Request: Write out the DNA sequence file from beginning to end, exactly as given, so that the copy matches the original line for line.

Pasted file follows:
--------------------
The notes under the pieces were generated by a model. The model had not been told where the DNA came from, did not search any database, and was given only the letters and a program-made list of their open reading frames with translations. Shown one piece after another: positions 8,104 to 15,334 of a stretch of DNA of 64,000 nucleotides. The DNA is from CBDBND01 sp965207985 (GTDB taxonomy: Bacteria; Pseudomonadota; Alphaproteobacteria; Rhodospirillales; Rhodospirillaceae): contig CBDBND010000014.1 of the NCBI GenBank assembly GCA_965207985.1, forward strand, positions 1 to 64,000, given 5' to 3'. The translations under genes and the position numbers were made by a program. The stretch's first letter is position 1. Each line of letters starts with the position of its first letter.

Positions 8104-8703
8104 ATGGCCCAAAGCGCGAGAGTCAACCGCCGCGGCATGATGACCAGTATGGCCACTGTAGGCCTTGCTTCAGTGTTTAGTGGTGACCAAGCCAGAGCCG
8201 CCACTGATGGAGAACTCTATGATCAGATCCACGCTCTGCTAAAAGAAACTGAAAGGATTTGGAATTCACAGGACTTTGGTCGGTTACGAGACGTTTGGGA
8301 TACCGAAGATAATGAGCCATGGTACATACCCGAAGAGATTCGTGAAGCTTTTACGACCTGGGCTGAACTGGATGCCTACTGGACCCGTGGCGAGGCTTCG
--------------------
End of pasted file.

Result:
The notes under the pieces were generated by a model. The model had not been told where the DNA came from, did not search any database, and was given only the letters and a program-made list of their open reading frames with translations. Shown one piece after another: positions 8,104 to 15,334 of a stretch of DNA of 64,000 nucleotides. The DNA is from CBDBND01 sp965207985 (GTDB taxonomy: Bacteria; Pseudomonadota; Alphaproteobacteria; Rhodospirillales; Rhodospirillaceae): contig CBDBND010000014.1 of the NCBI GenBank assembly GCA_965207985.1, forward strand, positions 1 to 64,000, given 5' to 3'. The translations under genes and the position numbers were made by a program. The stretch's first letter is position 1. Each line of letters starts with the position of its first letter.

Positions 8104-8703
8104 ATGGCCCAAAGCGCGAGAGTCAACCGCCGCGGCATGATGACCAGTATGGCCACTGTAGGCCTTGCTTCAGTGTTTAGTGGTGACCAAGCCAGAGCCG
8201 CCACTGATGGAGAACTCTATGATCAGATCCACGCTCTGCTAAAAGAAACTGAAAGGATTTGGAATTCACAGGACTTTGGTCGGTTACGAGACGTTTGGGA
8301 TACCGAAGATAATGAGCCATGGTACATACCCGAAGAGATTCGTGAAGCTTTTACGACCTGGGCTGAACTGGATGCCTACTGGACCCGTGGCGAGGCTTCG